“Remember, I want the “Love is….” ones,” called Maeve in a loud whisper. Soon the bags were full and I clambered out with our booty. We scuttled across to the bushes where Maeve impatiently rifled through the bags.
“These are great. Look, this is the newest one; it costs a pound in the shops.”
We headed back to Maeve’s to spend a happy evening dividing up the spoils of another successful raid on Hallmark Cards’ rejects and seconds.
They met every Sunday evening in the bar of the guest house in the village. It was a smaller group than met there on Fridays, Friday being the day when the men met to have a couple of drinks to round off the week and to enter their bets for the football games that weekend. On Sundays, it was quieter and the conversation flowed more gently. There were some regulars, a man and his wife who had moved to this small village a couple of years earlier and usually one or two good friends from the village. The bar was in the restaurant itself, not separate to the eating area but trade on Sundays in winter centred on lunch and the cold evenings encouraged smaller numbers to venture out. The guest house was a family run, traditional hostelry and the atmosphere as in all such establishments emanated from the warmth, or lack of it, of the landlady. In the Rose, the clientele knew that they were lucky to have a friendly, welcoming hostess in Maria. When it was quiet, Maria would serve her guests and then stay and chat with her Sunday regulars where conversation was varied and topics ranged from local to world events. On busy evenings one of the regular patrons would step behind the bar and pull the beers as necessary. It must be emphasised that these patrons were all old friends of the family. The guest-house was old-fashioned in many ways and a source of great amusement and comment were the ‘high-tech’, multi-functional controls for the radio which played music, good and bad, behind the bar. There were of course the standard tuner, graphic equaliser and volume controls directly on the stereo but the tuning could also be managed by switching the cash register on and off and by sliding the leaded glass doors of the cupboard above the stereo back and forth. A heady combination of cash register and sliding doors was always the start of a very adventurous musical experience.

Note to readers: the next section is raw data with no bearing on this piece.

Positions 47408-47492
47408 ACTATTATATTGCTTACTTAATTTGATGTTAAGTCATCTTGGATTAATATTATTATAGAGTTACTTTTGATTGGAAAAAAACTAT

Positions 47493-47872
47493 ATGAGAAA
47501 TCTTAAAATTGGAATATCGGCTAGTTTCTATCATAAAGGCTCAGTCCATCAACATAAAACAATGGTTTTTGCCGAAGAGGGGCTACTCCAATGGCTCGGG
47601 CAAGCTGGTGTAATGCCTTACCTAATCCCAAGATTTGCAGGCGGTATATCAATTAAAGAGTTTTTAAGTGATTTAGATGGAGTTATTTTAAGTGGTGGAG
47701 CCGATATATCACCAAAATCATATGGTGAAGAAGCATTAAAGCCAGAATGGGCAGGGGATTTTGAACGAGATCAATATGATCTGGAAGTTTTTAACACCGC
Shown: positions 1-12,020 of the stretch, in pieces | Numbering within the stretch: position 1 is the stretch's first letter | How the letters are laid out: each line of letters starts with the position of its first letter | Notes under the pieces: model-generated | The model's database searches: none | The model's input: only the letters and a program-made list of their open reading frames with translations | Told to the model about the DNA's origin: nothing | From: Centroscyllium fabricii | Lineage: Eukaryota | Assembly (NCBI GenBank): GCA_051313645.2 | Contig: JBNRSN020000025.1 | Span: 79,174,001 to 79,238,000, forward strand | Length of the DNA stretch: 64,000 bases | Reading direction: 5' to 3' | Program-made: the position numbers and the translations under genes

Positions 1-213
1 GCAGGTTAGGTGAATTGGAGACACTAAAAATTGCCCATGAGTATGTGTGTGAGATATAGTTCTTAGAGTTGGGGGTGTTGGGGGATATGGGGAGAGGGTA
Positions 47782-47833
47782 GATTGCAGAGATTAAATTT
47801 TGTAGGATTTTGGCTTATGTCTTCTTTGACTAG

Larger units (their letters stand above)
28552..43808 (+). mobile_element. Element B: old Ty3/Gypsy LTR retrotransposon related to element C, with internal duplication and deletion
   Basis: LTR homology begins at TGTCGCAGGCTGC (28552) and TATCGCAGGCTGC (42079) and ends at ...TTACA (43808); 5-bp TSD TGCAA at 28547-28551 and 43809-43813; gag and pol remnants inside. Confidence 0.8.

I sat on a bench outside the petrol station and waited. It was hot and I just knew that everyone was looking at me and thinking – she’s been abandoned. How could they have missed my frantic searching after I had paid for the petrol and came outside to find the car gone? I thought that you must have moved off to give another car access to the pump. I walked at a fast pace to the parking area – at this stage I didn’t believe that you had really driven off. I searched the lanes of parked cars to no avail. I was here, alone, my mobile phone sitting on the dashboard of the car, in the middle of France. I don’t speak any French except “merde” which was actually the most apt word for this situation. We had been arguing – holidays being the most stressful time of the year – but even so! I felt the waves of panic, hot and cold, rushing over me. If you had left me here on purpose, then it was over. I sat on the bench and decided to see what happened. I tried to sip my café au lait as nonchalantly as if I was on the Champs Elysee and waited. I swung my legs back and forth, and waited. That was yesterday. It was a warm night. I stayed on the bench. I wouldn’t want you to miss me when you came back.